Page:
"While ryegrass is still very susceptible to pre-emergent chemistry, developing resistance is increasing as growers rely more on these control strategies to combat weeds," Dr Busi says.
He says no resistance was found to have evolved to mixtures of pre-emergent herbicides.
"The survey showed how important regular testing is to understand what levels of resistance are occurring on each property in order to make the most effective herbicide management decisions."
Turning the clock back
Since 2003, the Youngs have been no-till farming (full stubble retention) using a disc seeder, which Derek says has worked extremely well, particularly for their canola and lupins.
"But in the past few years we felt our cereals weren't establishing as well and we were limited in our ability use certain chemistries, such as trifluralin, because there was no soil incorporation involved," he says.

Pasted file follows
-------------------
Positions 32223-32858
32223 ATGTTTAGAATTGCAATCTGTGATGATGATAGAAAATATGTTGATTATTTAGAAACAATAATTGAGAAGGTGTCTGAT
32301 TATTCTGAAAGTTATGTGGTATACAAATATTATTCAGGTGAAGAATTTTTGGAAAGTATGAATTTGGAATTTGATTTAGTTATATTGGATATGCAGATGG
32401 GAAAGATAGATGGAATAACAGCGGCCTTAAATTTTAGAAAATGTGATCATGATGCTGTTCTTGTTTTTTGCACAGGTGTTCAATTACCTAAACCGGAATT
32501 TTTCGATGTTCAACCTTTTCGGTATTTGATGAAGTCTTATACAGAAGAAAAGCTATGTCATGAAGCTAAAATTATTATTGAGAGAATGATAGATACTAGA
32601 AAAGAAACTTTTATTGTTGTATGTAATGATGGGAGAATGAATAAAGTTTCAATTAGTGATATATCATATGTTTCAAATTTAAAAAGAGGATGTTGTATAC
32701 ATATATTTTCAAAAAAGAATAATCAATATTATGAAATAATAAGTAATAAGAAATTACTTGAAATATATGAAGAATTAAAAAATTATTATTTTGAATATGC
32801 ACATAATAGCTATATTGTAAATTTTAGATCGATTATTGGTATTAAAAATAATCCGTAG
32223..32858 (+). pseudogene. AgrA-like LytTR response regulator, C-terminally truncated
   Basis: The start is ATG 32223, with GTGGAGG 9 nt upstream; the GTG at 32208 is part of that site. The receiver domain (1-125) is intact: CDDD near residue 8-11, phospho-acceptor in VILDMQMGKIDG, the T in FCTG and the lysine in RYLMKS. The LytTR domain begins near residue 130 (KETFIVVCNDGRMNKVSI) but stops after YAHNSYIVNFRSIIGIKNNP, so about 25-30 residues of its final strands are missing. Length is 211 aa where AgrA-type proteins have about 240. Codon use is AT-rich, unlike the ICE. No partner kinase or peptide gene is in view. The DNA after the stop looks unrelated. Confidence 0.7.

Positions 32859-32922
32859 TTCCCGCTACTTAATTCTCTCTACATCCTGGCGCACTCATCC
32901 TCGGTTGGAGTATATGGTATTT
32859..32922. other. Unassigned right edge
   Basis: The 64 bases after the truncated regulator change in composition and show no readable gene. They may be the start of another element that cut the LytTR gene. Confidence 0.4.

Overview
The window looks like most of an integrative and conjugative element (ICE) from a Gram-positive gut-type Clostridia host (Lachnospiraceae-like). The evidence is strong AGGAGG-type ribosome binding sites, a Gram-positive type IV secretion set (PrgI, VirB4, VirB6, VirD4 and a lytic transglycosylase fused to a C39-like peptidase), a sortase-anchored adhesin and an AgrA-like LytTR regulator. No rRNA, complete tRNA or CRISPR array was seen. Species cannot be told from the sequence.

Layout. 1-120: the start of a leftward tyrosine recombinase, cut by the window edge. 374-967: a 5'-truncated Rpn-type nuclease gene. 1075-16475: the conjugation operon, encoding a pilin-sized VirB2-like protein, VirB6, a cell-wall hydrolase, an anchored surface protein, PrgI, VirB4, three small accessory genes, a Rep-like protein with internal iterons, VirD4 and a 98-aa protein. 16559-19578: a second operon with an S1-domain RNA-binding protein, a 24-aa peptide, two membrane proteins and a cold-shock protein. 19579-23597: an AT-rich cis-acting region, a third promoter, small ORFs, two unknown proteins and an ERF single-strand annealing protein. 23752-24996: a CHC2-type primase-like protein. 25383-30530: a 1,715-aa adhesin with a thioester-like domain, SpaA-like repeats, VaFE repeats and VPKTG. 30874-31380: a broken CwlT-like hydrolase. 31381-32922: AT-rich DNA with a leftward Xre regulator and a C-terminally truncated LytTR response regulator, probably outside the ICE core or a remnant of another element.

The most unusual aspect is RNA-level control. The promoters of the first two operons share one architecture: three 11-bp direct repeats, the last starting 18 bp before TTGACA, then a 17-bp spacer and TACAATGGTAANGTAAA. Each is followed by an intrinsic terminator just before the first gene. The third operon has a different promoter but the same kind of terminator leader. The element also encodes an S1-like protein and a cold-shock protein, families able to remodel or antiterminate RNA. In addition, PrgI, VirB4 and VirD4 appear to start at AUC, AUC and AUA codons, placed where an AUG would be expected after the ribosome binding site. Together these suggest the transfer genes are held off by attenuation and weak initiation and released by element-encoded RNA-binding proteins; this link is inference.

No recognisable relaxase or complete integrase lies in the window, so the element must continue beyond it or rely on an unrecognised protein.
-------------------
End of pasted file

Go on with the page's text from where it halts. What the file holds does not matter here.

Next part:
The wheat and barley that has been planted using this new incorporation method looks much more advanced, and much healthier, than the crops planted under a zero-till system.
In 2018, the Youngs turned back the clock and used a speed tiller (discs, followed by a rolling harrow) for some of their cereal plantings, to ascertain if this would achieve a better result.
"It worked much better than I thought," Derek says.
"This seeding, we put in a quarter of the program using this speed tiller, and while it's not what you would call traditional tillage, it's still incorporating the stubble and allowing us precision seed placement using our existing double disc seeder while applying trifluralin as a pre-emergent to attack the ryegrass and radish."